We have now completed the inspection of the former prison areas, again finding nothing out of the ordinary. But I came across a journal of a former prisoner the other day that is quite interesting.
The former Industrial School or Reformatory is quite extensive and contains a number of wooden structures. We have been monitoring them for termites for several years now, but I am happy to report that none has been discovered. One of the largest buildings associated with the school is the old headmaster’s house and we spent several days examining the walls and flooring for signs of pests. In the process we met a new ranger, Ted Wilson, who seems to spend much of his time there. He has also taken over responsibility for the tunnels and associated cavities that we will be inspecting as the last phase of our study.
The Air Raid Shelters are not very extensive, so inspection has not required much time. Again, a clean bill of health.
It would seem that we must forgo any inspection of the tunnel and cavities areas of the site this year as Ted Wilson informs me that he has stored some technical equipment there on a temporary basis. He promises that we may inspect next year if we simply give him a quick call before coming. This area has been clear of pests for the last two inspections and there is no evidence of any problem so we shall have to respect his wishes in the matter.
Have tried to reach Ted Wilson several times over the last few days without success. Our spot checks of potentially troublesome area on the island have proceeded well, but I am concerned that we will again not be able to examine the cavernous areas beside the tunnels.
The time and budget allotted for this year’s inspection has now been expended and I feel we have done a very thorough job with one glaring exception. We still have not been able to view what people increasingly call the ‘cave’. Ted Wilson has been unreachable and other staff are too busy with their own responsibilities to get involved. We have all agreed to let this go another year as there has not been any indication of pests that would cause any worry.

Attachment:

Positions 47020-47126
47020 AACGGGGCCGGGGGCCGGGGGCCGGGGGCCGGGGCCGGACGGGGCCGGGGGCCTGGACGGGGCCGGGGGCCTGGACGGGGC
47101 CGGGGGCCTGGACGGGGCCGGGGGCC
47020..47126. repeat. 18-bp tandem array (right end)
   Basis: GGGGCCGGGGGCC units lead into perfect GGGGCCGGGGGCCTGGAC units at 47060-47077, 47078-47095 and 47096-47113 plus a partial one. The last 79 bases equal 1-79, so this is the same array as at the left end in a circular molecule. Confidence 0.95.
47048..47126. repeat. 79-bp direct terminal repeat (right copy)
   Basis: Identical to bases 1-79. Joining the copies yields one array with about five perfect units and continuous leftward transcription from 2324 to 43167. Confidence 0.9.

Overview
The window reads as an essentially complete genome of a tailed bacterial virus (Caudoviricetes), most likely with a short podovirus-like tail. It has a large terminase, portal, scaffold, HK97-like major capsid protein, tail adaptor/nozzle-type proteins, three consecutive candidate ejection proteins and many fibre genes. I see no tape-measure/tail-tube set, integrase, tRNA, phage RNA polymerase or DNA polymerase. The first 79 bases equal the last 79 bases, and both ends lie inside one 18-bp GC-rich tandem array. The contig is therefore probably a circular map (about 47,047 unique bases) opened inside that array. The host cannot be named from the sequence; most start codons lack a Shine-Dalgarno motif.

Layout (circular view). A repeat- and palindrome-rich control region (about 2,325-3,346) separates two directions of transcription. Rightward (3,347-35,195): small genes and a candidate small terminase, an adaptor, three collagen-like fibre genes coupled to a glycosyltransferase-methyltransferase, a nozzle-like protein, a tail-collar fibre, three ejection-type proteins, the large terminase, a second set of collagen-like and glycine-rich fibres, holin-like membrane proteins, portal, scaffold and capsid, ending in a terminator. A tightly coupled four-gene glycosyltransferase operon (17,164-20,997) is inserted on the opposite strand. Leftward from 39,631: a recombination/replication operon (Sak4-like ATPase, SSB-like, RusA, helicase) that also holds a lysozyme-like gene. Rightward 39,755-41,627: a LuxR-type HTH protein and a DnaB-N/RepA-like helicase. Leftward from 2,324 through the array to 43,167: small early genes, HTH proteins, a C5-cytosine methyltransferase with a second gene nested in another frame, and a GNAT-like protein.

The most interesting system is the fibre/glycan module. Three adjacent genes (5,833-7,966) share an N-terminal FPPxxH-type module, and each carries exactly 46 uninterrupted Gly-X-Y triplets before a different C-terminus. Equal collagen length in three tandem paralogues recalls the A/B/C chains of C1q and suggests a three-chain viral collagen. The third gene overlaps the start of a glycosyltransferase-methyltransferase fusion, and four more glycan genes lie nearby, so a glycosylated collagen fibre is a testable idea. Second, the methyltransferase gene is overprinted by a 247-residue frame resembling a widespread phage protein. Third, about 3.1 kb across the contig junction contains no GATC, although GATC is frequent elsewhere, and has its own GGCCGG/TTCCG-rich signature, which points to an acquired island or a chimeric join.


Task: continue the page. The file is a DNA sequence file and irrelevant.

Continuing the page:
Congratulations to Cockatoo Island on becoming a World Heritage Site yesterday.
Our plan for the 2011 Inspection of Cockatoo Island is similar to last year’s in that we will rely on sampling rather than the full inspection which we have conducted every third year and which was last performed in 2009. However, because the former dockyards are such a large area, we will spend a little more time there this year than in previous years. Of course we will also do a full inspection of the tunnels and especially the cavernous area associated with them as we have not been able to examine them for several years now.
The dockyard area has held a fascination for all of the staff each time we have performed an inspection and they regularly vie to see who can lead the examination of that area.
Laura shot some photos this time to put on the blog. The rangers and staff, with the exception of Ted Wilson, have again been quite helpful.
Well, we have come to the same impass as in previous years. Ted Wilson continues to resist our inspection of the large cavernous area formed by one of the tunnels that was not fully built out. As no one has time to pursue this further and we have no authority to forcibly enter we must again omit this area from this year’s inspection. Fortunately, our lack of inspection in recent years seems not to have had any deleterious effect on controlling pests on the island as we continue to find the island pest-free.